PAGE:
Housing Justice Pittsburgh

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Building community power to fight displacement and promote our "Right to the City."

Together with housing justice advocates around the region, we're working to bring together housing policy advocacy and some ideas and themes emerging from housing justice work over two housing summits (2016 and 2018) and Racial Justice Summit panels (2017, 2019) in Pittsburgh. We are working to push policy makers to prioritize human rights in housing policy and to stop the displacement of low-income residents.

WE NEED YOU To Save Pittsburgh Homes!

  • Volunteers needed for task forces on Renters bill of rights; Teach-in on housing justice; Democratizing policy process; and Housing Rights Monitoring. Please contact us at pghrights [at] riseup [dot] net.


MEETINGS
*Saturday June 29, 2019 from 10:15AM-12:00PM (Carnegie Library/ East Liberty Branch, Room 1)

Housing Justice Goals & Strategies

  • Build Collective Power: Build and support tenants’ union organizing being led by the Landless People’s Alliance; build our connections to national and global movements (such as Homes for All and the National Human Rights Cities Alliance).
  • Support the Affirmatively Forwarding Fair Housing Task Force Recommendations: Support the follow-up to the AFFH Task Force. Now that the task force work is concluded, it is up to us to make sure our politicians follow through on the Affordable Housing Task Force Recommendations.
  • Promote a city/county/state tenant bill of rights. See Washington DC as Model). Our discussions led to a proposed change in how we frame this to make it a “housing bill of rights”—this would broaden the base to include rights for homeowners (many of whom are essentially renting their homes from a bank) and recognizing the legitimate rights of landlords.
  • Shift Discourses: Housing is a human right, and homes and communities are not commodities! We need politicians and the public to see housing as a human right. Our homes should not be treated as real estate, and our communities should not be treated as commodities:
  • Democratize Policy Process to ensure Community Participation and Consultation: Reform existing practices to ensure robust and transparent social impact assessments and meaningful community participation in planning and development. Residents must be consulted at the start of new development proposals.
    • We need to oppose the recent decision to limit participation in development and planning processes to Registered Community Organizations
  • Build Community Resources: Promote and develop community land trusts and housing cooperatives to establish collective control over access to housing. Expand connections with national and global networks of housing and human rights defenders. See, e.g.: Homes for All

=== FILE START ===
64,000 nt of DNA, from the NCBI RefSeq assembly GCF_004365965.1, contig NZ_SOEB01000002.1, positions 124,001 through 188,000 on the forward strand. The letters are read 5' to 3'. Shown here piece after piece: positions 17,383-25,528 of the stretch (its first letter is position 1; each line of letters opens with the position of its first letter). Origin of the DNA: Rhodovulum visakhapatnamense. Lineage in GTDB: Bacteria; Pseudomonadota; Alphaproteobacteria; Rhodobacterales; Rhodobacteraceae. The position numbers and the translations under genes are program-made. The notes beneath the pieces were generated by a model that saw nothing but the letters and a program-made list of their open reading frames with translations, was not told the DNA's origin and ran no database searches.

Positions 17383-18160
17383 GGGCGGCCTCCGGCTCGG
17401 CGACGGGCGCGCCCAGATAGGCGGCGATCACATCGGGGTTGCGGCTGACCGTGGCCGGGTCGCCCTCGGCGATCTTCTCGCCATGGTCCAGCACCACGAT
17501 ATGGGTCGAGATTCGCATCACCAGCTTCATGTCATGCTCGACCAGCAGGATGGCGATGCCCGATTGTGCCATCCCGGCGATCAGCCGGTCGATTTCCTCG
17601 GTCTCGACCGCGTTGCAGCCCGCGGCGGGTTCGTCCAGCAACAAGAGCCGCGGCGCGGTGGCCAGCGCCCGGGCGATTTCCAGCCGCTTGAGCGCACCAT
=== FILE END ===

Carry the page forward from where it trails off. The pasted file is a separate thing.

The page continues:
Past Meeting Notes

Links & Resources

  • U.N. to U.S. Government: Do Better on Housing-In blistering letter, U.N. special rapporteur slams the U.S. government and international companies for violating human rights through the excessive financialization of the housing market. Shelterforce, By Jackie Smith & Emily Cummins, June 3, 2019.

We have a new opportunity to push our public officials to stop policies that displace residents as they work to “revitalize” our city’s economy. In late March, the UN Special Rapporteur on the Right to Adequate Housing, Leilani Farha, held a press conference in Copenhagen to speak about letters released to governments and corporations around the world (including the United States) and the Blackstone Investment Group L.P. Ms. Farha spoke out directly against policies and laws which support housing as a commodity. In the letters to various governments, Ms. Farha stated that these policies and laws contradict governments’ international human rights obligations. In particular:

    • "1.The Government of the United States of America has provided financial support primarily through tax breaks and benefits to encourage the institutional investment in housing as an asset class and yet has failed to take measures to ensure access to adequate housing for the most vulnerable populations."
    • "2.The Government of the United States of America has failed to encourage sub-national governments to enact legislation that regulates rent increases, fines and penalties leading to rental prices that are not commensurate with average wage increases."
    • "3.All of these acts and omissions are disproportionately affecting African American households, and other minority groups contrary to the United States of America’s obligations under the Convention on the Elimination of All Forms of Racial Discrimination (CERD)."
    • Letters: UN Special Rapporteur Letter to US Government On Housing Policies as Human Rights Violations, Letter to Blackstone Investment Corporation, here is Blackstone's response. Campaign links #MaketheShift #HousingisaHumanRight!